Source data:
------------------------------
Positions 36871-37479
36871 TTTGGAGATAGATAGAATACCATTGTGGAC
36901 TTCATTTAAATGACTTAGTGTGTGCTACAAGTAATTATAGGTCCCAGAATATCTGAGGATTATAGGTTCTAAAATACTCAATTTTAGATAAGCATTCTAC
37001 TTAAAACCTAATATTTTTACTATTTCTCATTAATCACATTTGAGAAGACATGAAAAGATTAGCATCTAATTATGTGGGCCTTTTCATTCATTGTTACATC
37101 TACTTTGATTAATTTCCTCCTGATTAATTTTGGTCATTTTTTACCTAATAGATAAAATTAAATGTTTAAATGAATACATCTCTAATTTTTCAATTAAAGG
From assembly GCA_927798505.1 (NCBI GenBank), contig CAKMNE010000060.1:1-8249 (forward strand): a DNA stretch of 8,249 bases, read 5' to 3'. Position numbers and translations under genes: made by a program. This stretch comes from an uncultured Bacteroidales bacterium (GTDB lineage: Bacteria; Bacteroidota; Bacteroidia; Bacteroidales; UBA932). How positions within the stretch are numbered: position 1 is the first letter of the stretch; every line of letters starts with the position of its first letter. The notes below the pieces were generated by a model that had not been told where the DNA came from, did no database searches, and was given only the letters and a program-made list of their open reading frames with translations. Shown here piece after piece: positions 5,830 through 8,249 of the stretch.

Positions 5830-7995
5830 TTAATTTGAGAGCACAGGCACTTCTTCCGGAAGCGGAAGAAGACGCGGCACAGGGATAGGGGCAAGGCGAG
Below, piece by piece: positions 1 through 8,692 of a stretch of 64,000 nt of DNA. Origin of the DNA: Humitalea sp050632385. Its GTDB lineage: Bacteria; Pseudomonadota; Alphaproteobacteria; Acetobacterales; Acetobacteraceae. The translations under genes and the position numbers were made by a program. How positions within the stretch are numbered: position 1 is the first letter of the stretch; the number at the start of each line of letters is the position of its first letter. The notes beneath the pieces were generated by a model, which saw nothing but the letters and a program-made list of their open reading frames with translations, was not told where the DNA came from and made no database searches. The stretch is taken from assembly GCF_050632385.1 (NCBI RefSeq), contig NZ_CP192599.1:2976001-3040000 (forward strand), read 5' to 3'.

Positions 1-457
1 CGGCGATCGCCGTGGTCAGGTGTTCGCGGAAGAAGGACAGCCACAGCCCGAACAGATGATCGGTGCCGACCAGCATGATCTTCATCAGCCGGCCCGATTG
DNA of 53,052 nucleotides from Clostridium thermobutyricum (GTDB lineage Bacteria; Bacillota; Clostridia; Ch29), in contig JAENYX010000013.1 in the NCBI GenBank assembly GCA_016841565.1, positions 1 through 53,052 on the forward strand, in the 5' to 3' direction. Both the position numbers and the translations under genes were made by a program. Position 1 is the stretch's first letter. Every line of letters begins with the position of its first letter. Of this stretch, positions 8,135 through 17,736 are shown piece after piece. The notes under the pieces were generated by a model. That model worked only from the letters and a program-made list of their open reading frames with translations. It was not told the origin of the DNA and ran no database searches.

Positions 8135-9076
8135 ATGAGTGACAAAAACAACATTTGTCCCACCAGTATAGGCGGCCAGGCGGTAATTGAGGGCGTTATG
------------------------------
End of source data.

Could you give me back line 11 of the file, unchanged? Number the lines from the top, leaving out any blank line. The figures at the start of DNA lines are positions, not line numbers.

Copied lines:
1 CGGCGATCGCCGTGGTCAGGTGTTCGCGGAAGAAGGACAGCCACAGCCCGAACAGATGATCGGTGCCGACCAGCATGATCTTCATCAGCCGGCCCGATTG